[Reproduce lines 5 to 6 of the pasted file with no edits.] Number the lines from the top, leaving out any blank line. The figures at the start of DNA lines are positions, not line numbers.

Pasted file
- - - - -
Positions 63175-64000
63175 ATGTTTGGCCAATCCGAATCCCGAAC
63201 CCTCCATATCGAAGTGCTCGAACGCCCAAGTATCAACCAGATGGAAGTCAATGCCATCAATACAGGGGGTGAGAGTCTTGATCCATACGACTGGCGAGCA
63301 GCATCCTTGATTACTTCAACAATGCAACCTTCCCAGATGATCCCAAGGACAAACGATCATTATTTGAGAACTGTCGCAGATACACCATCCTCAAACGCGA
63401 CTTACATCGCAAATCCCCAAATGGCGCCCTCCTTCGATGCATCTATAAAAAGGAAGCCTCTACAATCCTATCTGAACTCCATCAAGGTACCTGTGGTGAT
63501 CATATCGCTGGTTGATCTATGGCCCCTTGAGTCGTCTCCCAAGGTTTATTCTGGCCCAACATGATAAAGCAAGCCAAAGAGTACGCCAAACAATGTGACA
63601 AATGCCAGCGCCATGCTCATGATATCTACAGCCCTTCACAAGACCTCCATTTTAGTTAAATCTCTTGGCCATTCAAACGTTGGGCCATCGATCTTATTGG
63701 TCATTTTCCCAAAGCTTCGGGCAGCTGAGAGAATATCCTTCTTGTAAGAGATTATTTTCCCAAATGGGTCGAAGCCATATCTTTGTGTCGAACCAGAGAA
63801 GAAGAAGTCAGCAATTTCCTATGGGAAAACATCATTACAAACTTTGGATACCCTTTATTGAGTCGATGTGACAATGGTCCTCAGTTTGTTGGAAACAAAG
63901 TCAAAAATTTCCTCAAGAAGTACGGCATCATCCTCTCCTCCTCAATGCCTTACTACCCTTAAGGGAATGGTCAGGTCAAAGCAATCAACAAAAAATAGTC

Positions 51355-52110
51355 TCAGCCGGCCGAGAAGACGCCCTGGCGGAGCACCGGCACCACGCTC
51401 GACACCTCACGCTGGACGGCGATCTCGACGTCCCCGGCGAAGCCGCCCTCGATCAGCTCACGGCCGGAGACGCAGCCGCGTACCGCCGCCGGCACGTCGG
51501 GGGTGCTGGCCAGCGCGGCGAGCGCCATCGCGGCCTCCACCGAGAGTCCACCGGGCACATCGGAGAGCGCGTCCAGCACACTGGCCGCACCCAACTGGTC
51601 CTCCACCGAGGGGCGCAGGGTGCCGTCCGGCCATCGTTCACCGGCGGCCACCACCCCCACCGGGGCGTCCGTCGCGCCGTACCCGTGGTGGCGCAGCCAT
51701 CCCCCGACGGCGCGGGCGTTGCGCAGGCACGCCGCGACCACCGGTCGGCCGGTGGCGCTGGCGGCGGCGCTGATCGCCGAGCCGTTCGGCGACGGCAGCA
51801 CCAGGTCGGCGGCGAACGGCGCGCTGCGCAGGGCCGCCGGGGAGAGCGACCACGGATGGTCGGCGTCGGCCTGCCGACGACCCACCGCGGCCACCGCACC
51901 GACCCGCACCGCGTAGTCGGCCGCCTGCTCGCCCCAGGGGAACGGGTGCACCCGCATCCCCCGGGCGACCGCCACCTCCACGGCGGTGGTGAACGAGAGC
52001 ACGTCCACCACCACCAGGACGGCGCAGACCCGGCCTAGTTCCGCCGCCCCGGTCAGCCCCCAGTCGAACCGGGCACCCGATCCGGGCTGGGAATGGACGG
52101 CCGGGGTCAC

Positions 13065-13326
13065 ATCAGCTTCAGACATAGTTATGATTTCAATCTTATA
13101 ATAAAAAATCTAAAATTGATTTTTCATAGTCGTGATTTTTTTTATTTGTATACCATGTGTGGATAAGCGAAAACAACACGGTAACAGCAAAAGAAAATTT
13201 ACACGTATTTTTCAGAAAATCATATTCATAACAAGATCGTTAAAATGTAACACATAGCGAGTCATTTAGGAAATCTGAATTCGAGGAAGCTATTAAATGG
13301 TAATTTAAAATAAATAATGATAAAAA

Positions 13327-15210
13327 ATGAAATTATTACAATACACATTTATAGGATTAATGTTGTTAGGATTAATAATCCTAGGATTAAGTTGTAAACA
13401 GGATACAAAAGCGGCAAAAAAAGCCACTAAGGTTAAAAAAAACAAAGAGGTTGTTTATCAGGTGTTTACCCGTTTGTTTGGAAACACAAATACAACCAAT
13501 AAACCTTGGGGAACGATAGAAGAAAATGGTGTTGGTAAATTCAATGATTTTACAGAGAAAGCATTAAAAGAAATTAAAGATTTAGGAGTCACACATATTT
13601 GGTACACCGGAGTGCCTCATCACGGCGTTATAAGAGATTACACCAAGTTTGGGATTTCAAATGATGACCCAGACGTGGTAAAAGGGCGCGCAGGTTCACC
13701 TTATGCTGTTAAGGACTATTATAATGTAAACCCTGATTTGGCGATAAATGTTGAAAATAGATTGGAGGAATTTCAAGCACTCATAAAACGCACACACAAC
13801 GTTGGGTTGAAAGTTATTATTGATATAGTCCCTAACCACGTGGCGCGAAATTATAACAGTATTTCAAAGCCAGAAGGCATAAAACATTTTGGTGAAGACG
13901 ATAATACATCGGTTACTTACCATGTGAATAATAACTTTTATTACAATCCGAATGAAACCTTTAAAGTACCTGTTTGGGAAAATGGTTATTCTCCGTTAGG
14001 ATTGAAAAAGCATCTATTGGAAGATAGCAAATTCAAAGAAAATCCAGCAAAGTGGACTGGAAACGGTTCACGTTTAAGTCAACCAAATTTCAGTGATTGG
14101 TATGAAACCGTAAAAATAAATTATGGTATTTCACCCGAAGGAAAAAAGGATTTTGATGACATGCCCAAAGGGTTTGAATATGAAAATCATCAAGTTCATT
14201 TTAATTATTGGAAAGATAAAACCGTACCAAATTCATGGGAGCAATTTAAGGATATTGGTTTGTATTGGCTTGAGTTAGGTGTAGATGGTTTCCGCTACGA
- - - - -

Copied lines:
63401 CTTACATCGCAAATCCCCAAATGGCGCCCTCCTTCGATGCATCTATAAAAAGGAAGCCTCTACAATCCTATCTGAACTCCATCAAGGTACCTGTGGTGAT
63501 CATATCGCTGGTTGATCTATGGCCCCTTGAGTCGTCTCCCAAGGTTTATTCTGGCCCAACATGATAAAGCAAGCCAAAGAGTACGCCAAACAATGTGACA